Just under a year ago, in early November 2011, the ECB specifically made it a very clear prerogative that it would not buy Italian bonds under the SMP program, or in any other way seek to lower Italian bond yields, which promptly soared to all time highs, as long as the intransigent Silbio Berlusconi, then career PM, remained in his position as head of Italy. A few days after Italian bonds soared, Silvio quietly and reluctantly stepped down, paving the way for that other Goldmanite - unelected technocrat Mario Monti to take over the reins. We are now just over two months until the one year anniversary of the historic Berlusconi ouster by a central bank (whose head amusingly wrote an Op-ed in a leftist German publication that his organization is apolitical; just as the Fed is apolitical until Wall Street darling Chuck Schumer tells Bernanke to "get to work Mr. Chairman"), and suddenly Silvio is back in the picture. As Italian daily Repubblica notes, the former PM "fears the repercussions of a conviction in the Ruby process before the vote" currently scheduled for 2013, and as a result Berlusconi would agree to sign off on a plan to reform the electoral law in the next few days on the condition that early elections will be held in November. Whether or not this means that Silvio is seeking to retain his PM throne, or merely to regain prosecutorial immunity from engaging in various questionable activities (mostly of a sexual nature) is unknown, but the fact that the Italian political theater may regain its old tragicomic luster has us smiling at the prospect of what the end of 2012 has to offer, especially since America's own presidential election will culminate at about the same time.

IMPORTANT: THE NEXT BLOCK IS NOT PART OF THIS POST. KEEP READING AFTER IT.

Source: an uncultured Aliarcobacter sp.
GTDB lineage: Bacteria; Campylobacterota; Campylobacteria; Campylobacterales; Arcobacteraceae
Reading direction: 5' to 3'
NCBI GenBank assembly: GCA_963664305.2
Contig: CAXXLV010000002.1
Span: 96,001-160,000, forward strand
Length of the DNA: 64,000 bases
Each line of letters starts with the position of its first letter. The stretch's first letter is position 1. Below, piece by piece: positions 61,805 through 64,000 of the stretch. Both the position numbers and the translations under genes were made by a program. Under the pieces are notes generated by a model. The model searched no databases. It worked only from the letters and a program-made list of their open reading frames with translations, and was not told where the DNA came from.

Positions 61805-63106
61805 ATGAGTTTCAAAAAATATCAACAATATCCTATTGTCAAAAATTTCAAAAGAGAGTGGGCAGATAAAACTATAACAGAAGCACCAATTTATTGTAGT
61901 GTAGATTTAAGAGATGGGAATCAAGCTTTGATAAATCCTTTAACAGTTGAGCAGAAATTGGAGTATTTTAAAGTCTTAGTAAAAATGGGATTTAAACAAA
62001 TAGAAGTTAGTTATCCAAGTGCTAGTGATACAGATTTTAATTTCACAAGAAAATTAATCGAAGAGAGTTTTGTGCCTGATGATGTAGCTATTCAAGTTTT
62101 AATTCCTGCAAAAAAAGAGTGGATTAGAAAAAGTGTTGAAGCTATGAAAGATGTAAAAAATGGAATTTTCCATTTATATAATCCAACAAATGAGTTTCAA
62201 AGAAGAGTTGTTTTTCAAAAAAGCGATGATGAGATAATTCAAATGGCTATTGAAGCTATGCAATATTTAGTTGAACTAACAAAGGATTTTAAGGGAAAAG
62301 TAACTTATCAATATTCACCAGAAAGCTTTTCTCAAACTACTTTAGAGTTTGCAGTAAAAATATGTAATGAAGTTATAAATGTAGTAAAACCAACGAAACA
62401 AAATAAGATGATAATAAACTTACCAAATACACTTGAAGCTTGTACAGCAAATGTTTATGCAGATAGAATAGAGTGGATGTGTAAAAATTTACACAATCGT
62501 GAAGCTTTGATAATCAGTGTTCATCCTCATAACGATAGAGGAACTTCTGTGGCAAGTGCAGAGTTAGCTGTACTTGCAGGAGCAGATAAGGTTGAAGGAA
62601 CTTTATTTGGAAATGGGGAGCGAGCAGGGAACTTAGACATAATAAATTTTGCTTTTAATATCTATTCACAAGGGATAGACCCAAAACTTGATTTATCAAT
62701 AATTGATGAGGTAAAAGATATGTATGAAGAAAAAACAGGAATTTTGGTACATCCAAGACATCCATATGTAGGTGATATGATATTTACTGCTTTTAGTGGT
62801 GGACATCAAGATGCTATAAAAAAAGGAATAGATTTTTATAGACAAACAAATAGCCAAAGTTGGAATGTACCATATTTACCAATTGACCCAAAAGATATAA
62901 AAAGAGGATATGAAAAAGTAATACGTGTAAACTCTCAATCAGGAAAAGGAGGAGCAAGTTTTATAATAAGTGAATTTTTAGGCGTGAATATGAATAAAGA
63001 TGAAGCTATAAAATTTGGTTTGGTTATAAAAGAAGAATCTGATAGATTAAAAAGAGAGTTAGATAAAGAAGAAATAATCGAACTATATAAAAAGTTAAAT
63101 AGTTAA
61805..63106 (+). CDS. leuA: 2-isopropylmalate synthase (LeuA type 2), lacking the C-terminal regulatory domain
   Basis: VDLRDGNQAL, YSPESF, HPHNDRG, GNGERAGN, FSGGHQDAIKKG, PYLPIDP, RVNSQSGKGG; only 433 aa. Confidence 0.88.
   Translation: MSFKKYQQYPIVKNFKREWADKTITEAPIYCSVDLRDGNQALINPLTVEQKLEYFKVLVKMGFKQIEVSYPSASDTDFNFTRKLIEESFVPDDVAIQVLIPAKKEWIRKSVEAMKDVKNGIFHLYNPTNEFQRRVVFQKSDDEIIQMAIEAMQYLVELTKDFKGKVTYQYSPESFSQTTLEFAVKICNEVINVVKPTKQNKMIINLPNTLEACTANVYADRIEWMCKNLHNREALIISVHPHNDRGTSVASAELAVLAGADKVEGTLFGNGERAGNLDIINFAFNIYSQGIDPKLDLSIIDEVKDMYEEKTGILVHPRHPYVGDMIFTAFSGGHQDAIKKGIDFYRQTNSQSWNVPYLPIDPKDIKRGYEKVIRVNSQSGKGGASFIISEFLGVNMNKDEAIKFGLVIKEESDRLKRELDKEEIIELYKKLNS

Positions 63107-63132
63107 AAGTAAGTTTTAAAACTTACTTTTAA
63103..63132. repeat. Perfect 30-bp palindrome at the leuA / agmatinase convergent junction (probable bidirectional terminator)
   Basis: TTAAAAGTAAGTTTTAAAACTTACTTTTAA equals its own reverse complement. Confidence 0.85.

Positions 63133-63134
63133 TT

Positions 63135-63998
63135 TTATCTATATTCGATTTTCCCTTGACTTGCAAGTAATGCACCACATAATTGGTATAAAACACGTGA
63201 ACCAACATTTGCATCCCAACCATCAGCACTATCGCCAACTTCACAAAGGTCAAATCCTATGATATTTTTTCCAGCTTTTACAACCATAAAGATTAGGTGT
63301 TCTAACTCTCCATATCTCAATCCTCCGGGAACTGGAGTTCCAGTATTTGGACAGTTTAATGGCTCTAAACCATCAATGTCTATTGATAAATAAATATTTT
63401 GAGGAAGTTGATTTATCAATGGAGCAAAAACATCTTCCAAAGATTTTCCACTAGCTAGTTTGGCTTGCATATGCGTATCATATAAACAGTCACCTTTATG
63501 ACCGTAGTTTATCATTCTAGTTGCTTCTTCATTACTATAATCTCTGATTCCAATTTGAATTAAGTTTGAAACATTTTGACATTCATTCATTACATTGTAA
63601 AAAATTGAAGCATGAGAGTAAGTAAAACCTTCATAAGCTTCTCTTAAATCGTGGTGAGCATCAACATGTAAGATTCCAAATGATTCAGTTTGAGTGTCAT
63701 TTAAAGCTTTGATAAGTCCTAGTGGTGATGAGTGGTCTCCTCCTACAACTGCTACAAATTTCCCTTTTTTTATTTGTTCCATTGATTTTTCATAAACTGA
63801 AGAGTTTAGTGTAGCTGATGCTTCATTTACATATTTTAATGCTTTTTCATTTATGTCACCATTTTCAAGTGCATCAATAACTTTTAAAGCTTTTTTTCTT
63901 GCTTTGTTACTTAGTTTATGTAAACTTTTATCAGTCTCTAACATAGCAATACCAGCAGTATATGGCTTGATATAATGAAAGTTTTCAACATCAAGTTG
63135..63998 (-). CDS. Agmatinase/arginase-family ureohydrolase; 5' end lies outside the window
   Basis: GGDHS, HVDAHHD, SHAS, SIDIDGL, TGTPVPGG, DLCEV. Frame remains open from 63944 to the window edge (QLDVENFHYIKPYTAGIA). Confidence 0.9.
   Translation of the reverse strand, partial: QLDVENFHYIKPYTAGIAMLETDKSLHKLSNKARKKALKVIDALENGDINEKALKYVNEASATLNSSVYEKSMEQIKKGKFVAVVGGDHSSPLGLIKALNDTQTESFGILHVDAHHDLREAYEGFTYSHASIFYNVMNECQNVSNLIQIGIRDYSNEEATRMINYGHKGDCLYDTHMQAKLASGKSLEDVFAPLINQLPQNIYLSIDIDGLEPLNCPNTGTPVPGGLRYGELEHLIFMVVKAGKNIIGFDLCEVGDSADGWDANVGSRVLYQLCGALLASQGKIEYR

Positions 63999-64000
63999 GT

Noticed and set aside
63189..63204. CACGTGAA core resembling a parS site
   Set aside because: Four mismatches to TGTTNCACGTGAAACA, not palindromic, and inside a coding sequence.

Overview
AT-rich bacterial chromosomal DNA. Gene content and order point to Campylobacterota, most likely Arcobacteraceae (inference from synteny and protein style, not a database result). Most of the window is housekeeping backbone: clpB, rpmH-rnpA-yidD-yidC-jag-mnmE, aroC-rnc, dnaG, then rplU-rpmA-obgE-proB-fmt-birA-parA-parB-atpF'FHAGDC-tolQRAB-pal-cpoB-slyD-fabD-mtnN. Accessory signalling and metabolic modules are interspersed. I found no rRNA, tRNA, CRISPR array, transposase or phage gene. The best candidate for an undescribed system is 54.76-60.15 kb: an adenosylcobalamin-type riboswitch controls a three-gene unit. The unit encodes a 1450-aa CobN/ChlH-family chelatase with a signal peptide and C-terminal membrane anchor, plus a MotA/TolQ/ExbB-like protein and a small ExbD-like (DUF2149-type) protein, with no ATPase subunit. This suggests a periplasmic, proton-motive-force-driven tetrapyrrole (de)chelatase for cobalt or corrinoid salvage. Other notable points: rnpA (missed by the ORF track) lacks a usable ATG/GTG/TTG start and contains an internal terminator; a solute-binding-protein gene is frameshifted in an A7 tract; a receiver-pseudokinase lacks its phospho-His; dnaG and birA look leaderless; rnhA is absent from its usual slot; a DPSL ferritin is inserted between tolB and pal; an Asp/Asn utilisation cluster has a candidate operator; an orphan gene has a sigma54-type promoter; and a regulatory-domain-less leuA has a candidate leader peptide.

From Repubblica, google translated:
BERLUSCONI asking for votes in November. "We have no choice, 2013 is too far away, prosecutors persecute me, the judges want to condemn me before the election campaign." The acceleration mature within 24 hours.
Couple under a blanket of marsh apparent in the negotiations between PDL and PD on the electoral law. Takes shape in the fort of Palazzo Grazioli, where the Knight rushes from Sardinia emergency calling to report her: Alfano, Verdini, Ghedini, Bonaiuti. And here's the twist: you have to hurry, immediately approve the reform.
The leader - and the news that the lawyer of former Prime Minister leads to the War Cabinet - looms the very real risk of a conviction at first instance in November and December. The ax of the Ruby process. The curse that haunts him. The nightmare of a campaign to be conducted from January to March, presidential candidate of the Council, with the burden of a judgment fatal to those infamous crimes.
Take a short time, the hawks sitting in the living room of Via del Plebiscito, to understand that the only train passes now to avoid catastrophe. Approve the electoral law in a few days, even under the conditions of the opponents of the Democratic Party, provided that the resignation convince Monti and Napolitano to anticipate the vote in November. It is a sudden change of perspective.